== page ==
Sunday, February 21, 2016

Intersystems - 1967 - Peachy

Intersystems 
1967 
Peachy


01. Experienced Not Watched    3:01
02. Carelessly Draped In Black    2:18
03. Draped In Fluorescent Orange    1:58
04. Grand Piano    3:45
05. 2 Apples    1:50
06. Assortment Of Lead Pipes    3:45
07. Ear Splitting Trumpet    4:57
08. Music Growl & Scream    2:06
09. Fred & Harry Finding Guns    1:59
10. For Two To Four    0:47
11. Fancy Took Them    2:53
12. From The Game To Pluck    3:58

John Mills-Cockell
Blake Parker
Michael Hayden
Dik Zander


Intersystems is a Canadian experimental and musique concrete group whose music, despite being released as early as 1967, still defies specific classification. Peachy came out in late 1967, after their previous 1967 album “Number One”. The combination of Blake Parker’s dystopian narratives and John Mills-Cockell’s flittering sound collages and noise experiments create a heartless and fantastical world that is as self-aware as it is nihilistic. The album opens with the resonant dings of bells and banging of pipes, along with a low organ. The track later drops off into sounds of shuffling, which ping pong across both headphones. The next track picks up where the previous left off, featuring more of the same with the addition of the sounds of an old record being played, and some groans growls made directly into the microphone. Noisy, brutish cackles can be heard in the background emerging.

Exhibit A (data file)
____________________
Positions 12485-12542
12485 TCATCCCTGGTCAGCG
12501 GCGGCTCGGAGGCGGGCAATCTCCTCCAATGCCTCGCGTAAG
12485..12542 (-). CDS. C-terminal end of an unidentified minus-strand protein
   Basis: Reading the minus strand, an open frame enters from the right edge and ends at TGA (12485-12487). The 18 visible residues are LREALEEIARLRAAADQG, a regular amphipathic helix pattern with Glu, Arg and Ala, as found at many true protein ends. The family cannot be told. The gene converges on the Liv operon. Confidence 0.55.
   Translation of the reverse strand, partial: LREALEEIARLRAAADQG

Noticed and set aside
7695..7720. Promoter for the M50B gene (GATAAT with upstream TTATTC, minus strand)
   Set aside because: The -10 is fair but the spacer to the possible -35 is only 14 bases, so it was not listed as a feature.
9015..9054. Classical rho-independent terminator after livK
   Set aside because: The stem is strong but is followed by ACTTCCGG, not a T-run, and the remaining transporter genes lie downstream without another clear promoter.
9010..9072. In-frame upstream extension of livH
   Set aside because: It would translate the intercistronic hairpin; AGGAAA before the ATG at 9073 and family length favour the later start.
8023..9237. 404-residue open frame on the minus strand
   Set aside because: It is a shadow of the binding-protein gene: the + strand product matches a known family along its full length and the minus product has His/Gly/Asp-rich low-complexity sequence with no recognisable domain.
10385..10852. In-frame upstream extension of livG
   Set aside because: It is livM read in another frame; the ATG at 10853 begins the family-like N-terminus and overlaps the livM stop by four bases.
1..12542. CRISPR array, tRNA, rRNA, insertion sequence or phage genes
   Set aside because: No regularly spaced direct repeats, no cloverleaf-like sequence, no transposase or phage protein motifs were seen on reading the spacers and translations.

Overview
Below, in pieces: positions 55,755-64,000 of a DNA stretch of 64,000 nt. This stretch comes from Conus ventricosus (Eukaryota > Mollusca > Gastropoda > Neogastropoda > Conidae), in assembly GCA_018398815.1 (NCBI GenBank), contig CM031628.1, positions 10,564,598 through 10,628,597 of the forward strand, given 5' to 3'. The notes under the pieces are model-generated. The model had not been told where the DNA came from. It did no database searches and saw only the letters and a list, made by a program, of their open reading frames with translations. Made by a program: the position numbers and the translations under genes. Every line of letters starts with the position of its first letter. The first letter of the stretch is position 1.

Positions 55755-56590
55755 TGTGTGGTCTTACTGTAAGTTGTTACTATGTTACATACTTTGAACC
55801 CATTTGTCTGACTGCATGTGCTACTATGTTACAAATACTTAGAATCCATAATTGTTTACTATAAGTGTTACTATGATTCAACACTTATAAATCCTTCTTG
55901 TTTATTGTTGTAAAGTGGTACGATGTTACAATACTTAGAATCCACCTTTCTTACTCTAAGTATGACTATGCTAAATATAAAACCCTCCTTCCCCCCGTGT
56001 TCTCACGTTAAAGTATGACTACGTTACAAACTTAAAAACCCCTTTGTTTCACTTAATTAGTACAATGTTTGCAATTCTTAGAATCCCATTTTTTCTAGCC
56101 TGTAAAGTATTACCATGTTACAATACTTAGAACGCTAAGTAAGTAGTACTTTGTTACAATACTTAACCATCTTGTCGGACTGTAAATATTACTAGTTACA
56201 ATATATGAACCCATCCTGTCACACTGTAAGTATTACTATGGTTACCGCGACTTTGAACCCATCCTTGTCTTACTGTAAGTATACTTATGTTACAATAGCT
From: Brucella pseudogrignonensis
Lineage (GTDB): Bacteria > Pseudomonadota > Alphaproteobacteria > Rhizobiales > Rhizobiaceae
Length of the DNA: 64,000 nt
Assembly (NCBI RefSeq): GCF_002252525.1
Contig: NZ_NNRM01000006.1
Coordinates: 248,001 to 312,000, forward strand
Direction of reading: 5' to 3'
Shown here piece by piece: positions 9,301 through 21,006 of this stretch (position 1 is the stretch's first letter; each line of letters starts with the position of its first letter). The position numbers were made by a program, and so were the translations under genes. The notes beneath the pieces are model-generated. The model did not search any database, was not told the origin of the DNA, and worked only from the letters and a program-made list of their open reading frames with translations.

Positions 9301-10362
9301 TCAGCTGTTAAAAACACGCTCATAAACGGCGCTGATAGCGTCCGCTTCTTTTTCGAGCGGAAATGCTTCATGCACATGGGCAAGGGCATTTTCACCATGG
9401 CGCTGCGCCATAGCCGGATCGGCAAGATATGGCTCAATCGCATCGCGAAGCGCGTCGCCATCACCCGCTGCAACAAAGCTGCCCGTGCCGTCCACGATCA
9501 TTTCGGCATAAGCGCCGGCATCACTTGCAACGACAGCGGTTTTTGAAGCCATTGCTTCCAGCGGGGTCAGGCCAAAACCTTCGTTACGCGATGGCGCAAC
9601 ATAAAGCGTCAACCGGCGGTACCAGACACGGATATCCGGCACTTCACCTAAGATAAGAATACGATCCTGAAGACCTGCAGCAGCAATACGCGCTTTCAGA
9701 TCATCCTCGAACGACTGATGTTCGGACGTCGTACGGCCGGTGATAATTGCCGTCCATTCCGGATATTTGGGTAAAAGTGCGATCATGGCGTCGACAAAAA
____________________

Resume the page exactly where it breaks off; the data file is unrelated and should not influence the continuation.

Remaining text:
Blake Parker begins speaking on this track, but the stories do not truly start until the beginning of the fourth track, Grand Piano. The stories involve a boy and his friend finding a cave in the country full of guns, which spark the interests of the primeval villagers from their town. However, the story is told several times over, each ending and beginning in a different way. They often end abruptly, and they mostly feature the same characters. Along with the main cave story, several other short pieces are recited; dealing with everything from a boy feeling intense shame for being such a poor hunter that he is starving to death, to a description of a room that is recounted in the most eerie and unsettlingly emotionless way. At the end of each vignette, Blake claims bluntly that “The story has been told. It has ended. It is the end.”

Peachy is horrifying and unique, yet strangely accessible for its genre.  Its tales show Intersystems’s fascination with termination and brute insanity.

1 comment:




  1. http://www.filefactory.com/file/nsdjj8h7n3b/3163.rar

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